Links between the presence of microvascular diabetic complications and worse outcomes in COVID-19 are well established. Now, however, new research suggests those linkages may reverberate way beyond the acute disease phase, compounding post-COVID syndrome.
In his presentation on the links between diabetic microvascular complications and COVID-19, Professor Rayaz Malik quotes a celebrated line from the Scottish poet Thomas Campbell: “Coming events cast their shadows before”. The coming events with which Rayaz is concerned are not just the acute effects of COVID-19, whose particular risks for people with diabetes are already so painfully familiar to us all. Here, his particular focus is on another condition that is gaining increasing recognition: long COVID or post-COVID syndrome.
As many as 2 to 10% of people who have recovered from COVID-19 are now thought to develop long COVID. Research into this relatively new aspect of COVID-19 and diabetes’ relationship is, necessarily, in its infancy – and is not a little complicated by what Rayaz terms the condition’s “somewhat nebulous” array of symptoms. Nevertheless, he is able to share findings from some fascinating studies.
“It’s difficult to work out a concrete disease entity underlying all this,” Rayaz explains. “But there is now evidence coming through to suggest that there may be a neurological hit at the time of COVID-19, which then persists in these people with long COVID. And one of those clues comes from a study that actually I’ve been involved in with Ariel Odriozola’s group in Barcelona, where we had a case series of patients who had diabetes but didn’t have any diabetic neuropathy or overt diabetic neuropathy before they had their COVID-19. But then, afterwards, they had really quite significant neuropathic symptoms.”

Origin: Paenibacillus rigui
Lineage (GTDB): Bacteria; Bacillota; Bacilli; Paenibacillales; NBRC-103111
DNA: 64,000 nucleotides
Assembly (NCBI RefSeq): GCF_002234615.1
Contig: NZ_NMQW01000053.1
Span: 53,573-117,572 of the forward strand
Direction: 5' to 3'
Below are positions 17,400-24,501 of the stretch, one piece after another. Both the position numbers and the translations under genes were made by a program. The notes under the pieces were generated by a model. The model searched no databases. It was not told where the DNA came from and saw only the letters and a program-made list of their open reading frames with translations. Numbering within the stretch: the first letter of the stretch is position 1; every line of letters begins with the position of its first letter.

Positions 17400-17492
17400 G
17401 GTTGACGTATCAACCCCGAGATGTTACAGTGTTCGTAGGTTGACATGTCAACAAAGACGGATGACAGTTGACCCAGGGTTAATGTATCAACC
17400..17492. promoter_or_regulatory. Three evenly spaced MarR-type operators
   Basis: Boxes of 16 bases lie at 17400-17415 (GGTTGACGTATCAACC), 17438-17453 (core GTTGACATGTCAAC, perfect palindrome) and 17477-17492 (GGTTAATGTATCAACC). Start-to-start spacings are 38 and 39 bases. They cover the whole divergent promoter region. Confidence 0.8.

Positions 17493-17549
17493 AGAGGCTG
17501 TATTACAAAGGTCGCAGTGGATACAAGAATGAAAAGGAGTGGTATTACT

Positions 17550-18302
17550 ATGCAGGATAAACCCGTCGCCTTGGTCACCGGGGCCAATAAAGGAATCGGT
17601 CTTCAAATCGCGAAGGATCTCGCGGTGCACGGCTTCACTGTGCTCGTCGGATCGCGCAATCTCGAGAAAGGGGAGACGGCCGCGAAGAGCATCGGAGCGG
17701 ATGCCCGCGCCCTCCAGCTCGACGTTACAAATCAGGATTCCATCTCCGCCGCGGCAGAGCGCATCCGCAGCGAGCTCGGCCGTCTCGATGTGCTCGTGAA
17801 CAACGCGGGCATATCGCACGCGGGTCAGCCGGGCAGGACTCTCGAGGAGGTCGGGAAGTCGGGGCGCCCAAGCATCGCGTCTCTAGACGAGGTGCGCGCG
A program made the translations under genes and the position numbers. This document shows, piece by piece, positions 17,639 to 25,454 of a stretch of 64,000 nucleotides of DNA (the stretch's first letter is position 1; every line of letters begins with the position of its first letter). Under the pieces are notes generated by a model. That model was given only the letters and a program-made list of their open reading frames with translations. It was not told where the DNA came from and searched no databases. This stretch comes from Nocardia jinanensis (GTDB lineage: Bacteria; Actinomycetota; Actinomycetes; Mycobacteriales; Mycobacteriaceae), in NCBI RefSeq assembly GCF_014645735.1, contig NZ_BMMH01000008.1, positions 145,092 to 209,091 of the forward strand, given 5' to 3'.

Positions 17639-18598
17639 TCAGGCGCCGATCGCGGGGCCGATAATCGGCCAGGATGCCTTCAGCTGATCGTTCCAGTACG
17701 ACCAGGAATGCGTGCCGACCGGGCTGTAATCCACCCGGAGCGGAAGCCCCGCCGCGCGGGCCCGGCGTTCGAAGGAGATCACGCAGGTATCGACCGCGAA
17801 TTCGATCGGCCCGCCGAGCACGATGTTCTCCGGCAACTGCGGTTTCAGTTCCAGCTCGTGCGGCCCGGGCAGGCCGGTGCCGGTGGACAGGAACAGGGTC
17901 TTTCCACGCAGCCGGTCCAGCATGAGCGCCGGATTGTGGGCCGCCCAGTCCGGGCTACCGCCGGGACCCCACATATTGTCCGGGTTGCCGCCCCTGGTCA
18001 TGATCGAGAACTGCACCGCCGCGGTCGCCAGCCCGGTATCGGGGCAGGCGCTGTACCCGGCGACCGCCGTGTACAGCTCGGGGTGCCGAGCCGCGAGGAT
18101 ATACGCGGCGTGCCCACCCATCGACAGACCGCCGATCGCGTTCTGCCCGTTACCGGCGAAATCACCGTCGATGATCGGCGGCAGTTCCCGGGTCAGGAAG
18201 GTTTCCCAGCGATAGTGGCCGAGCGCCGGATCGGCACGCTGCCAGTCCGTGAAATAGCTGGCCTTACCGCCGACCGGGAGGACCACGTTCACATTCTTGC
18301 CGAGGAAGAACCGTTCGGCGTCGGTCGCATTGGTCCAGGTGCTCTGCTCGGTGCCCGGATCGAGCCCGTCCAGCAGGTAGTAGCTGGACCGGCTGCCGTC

Another study Rayaz has been involved in, this time in Turkey, used the technique of corneal confocal microscopy to study people with long COVID – the same technique Rayaz pioneered the use of in diabetic neuropathy. Significantly, the technique revealed that people who have long COVID at four and 12 weeks have fewer corneal nerves and increased immune cells in their cornea.
No doubt further work will expand this area of research, helping us to develop a deeper understanding of aspects of post-COVID syndrome and their potential linkages to other disease pathways in diabetes. For now, though, Professor Malik’s presentation is an excellent place to gain some early insights into this emerging area of medicine.